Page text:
Operating Principles

Our Operating Principles help us translate our Purpose and Values into concrete actions. They answer the question, “How do we prioritize our activities as an organization?”

To read our Purpose and Values statements, click here.

Operating Principles



We are committed to working with those who seek to transform their relationship to money and with those who seek to redefine the core assumptions of our economic and financial systems. We strive to lead by example.


We co-create RSF Social Finance with our stakeholders: staff, board, investors, donors, borrowers, grantees, asset managers, partners, and friends. Through listening, we try to discern what is being called for next in a spirit of service. Long-term relationships are of primary importance. We place high value on intention.


Building trust begins with transparency.  We set expectations with clients as clearly as possible.  We are open in reporting our results.  We take the time to be honest with fellow staff and board members, including difficult conversations when appropriate.


We have a bias for action. We are steadily developing an entrepreneurial culture based on the primacy of innovation.  We will remain lean and agile; continuous improvement is our objective.

Social Enterprise

We define a social enterprise as a business or corporation in which the economic activity is a means toward generating significant positive benefit for society and the earth.  We provide catalytic funding to truly pioneering individuals and organizations—those who strive to achieve deep social impact in every aspect of what they do and who may be significantly ahead of their time.   

Field Building

We are committed to building the field of social finance through collaboration and “open source” practices—whether it is sharing our people, products, or our business model itself. We are a hub and trust holder in the broader network of individuals and social finance organizations, and we believe this network of formal and informal partners will have far greater positive impact than we could on our own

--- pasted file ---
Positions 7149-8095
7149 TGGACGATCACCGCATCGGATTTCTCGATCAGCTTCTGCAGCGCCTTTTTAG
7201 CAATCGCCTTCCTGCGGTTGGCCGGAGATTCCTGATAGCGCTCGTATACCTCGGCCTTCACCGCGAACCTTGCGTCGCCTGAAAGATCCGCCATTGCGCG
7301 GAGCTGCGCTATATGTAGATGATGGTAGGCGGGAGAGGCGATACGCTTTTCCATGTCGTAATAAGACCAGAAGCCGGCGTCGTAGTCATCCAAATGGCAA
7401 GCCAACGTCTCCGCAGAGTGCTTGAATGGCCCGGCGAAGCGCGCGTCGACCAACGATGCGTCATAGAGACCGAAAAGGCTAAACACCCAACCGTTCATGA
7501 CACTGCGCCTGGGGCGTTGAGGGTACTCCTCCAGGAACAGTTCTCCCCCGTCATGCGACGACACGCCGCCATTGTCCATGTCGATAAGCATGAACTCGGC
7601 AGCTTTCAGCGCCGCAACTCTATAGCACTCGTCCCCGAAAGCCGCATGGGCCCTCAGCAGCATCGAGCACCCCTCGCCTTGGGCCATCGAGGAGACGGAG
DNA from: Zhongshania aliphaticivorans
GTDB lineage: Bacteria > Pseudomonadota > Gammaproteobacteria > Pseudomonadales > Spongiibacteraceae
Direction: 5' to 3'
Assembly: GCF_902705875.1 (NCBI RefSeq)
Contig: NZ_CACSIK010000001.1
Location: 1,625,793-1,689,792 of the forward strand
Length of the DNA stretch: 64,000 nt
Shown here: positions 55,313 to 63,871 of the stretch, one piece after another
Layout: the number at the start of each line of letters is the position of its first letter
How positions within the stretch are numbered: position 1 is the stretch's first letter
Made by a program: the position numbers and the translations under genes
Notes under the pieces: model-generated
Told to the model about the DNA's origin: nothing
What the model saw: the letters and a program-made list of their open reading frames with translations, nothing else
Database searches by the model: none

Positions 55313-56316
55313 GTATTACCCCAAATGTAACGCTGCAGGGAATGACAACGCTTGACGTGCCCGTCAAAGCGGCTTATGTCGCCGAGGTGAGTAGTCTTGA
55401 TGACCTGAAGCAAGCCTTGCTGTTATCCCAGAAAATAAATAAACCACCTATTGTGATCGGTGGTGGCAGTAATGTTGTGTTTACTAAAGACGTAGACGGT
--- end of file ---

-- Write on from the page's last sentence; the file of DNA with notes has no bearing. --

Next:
Financial Performance

As a public benefit corporation, we strive to balance strong financial performance and social innovation.  We intend to continue our long track record of providing consistent, positive returns to our loan fund investors.  Regarding our operating budget, we are on a steady path to 100% self-reliance in our core activities through earned income. We seek gifts to support our sponsorship and educational programs.

Risk Management

We are committed to the best practices of risk management.  We run a disciplined operation, with extraordinary attention to detail in all matters of financial stewardship.  We do not securitize loans or use unnecessary leverage.  Our organizational structure and governance model are designed for flexibility, responsiveness, and accountability.

Associative Economic Practices

We encourage all parties in financial transactions to be awake to the needs of the others involved as a counter-balance to self-interest. Further, where possible and appropriate, we make decisions in this participatory framework. We are committed to developing and implementing an integrated view of investing, lending and giving and strive to apply these basic principles of associative economics as first articulated by Rudolf Steiner.

Place-Based Economies

Wherever possible, we support direct-investment vehicles and other means of exchange designed to match investors from a particular region with community-based enterprises in that same region.  We know that people develop a sense of shared responsibility when spending time face-to-face on a regular basis in an effort to care for each other and the places where they live.  We view the power of place as essential to a thriving economy.


We are motivated to achieve diversity (racial/ethnic, class, gender, sexual orientation, geography, etc.) based on a belief that the need for transforming the financial system is universal. We believe a wide range of perspectives is part of what makes any organization successful. Rather than adhering to this principle by policy or requirement, we aspire to it in all of our activities.


We ask hard questions.  What does it mean “to transform the way the world works with money”?  How exactly are we “inspired by the work of Rudolf Steiner” on a day-to-day basis?  Why is it so important to inquire into the different qualities of money—purchase, loan, and gift?  How do we determine to what degree we are being effective?  Research and reflection are critical tools of inquiry and are thus an important part of our organizational learning. Our value proposition is creating a unique community for all our stakeholders to share and to learn from each other.

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